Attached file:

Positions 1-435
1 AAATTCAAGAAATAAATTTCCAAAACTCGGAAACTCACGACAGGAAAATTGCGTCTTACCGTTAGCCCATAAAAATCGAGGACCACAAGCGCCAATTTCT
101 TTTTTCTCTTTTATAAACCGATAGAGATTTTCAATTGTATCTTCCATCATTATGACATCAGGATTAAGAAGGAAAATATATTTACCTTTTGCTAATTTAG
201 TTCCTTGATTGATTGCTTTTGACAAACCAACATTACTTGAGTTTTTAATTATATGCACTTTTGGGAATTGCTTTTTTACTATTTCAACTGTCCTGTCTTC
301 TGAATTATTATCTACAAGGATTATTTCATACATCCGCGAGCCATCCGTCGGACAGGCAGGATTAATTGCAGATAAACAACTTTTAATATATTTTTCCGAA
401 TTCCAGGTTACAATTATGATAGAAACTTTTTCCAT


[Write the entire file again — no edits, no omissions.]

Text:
Positions 1-435
1 AAATTCAAGAAATAAATTTCCAAAACTCGGAAACTCACGACAGGAAAATTGCGTCTTACCGTTAGCCCATAAAAATCGAGGACCACAAGCGCCAATTTCT
101 TTTTTCTCTTTTATAAACCGATAGAGATTTTCAATTGTATCTTCCATCATTATGACATCAGGATTAAGAAGGAAAATATATTTACCTTTTGCTAATTTAG
201 TTCCTTGATTGATTGCTTTTGACAAACCAACATTACTTGAGTTTTTAATTATATGCACTTTTGGGAATTGCTTTTTTACTATTTCAACTGTCCTGTCTTC
301 TGAATTATTATCTACAAGGATTATTTCATACATCCGCGAGCCATCCGTCGGACAGGCAGGATTAATTGCAGATAAACAACTTTTAATATATTTTTCCGAA
401 TTCCAGGTTACAATTATGATAGAAACTTTTTCCAT